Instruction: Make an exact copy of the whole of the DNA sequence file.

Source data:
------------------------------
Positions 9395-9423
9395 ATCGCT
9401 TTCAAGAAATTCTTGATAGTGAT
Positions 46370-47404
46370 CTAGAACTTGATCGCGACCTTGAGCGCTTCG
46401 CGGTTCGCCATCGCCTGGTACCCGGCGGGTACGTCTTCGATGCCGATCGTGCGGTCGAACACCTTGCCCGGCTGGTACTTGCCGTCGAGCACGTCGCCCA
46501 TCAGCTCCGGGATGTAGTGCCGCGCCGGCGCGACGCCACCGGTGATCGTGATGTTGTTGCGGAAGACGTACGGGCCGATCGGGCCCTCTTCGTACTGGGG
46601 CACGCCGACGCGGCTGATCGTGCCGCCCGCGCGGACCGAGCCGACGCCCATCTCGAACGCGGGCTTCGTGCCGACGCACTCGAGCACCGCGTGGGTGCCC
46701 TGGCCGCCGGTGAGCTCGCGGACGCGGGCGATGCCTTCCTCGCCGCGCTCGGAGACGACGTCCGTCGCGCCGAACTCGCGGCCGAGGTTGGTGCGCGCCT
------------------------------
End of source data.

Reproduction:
Positions 9395-9423
9395 ATCGCT
9401 TTCAAGAAATTCTTGATAGTGAT
Positions 46370-47404
46370 CTAGAACTTGATCGCGACCTTGAGCGCTTCG
46401 CGGTTCGCCATCGCCTGGTACCCGGCGGGTACGTCTTCGATGCCGATCGTGCGGTCGAACACCTTGCCCGGCTGGTACTTGCCGTCGAGCACGTCGCCCA
46501 TCAGCTCCGGGATGTAGTGCCGCGCCGGCGCGACGCCACCGGTGATCGTGATGTTGTTGCGGAAGACGTACGGGCCGATCGGGCCCTCTTCGTACTGGGG
46601 CACGCCGACGCGGCTGATCGTGCCGCCCGCGCGGACCGAGCCGACGCCCATCTCGAACGCGGGCTTCGTGCCGACGCACTCGAGCACCGCGTGGGTGCCC
46701 TGGCCGCCGGTGAGCTCGCGGACGCGGGCGATGCCTTCCTCGCCGCGCTCGGAGACGACGTCCGTCGCGCCGAACTCGCGGCCGAGGTTGGTGCGCGCCT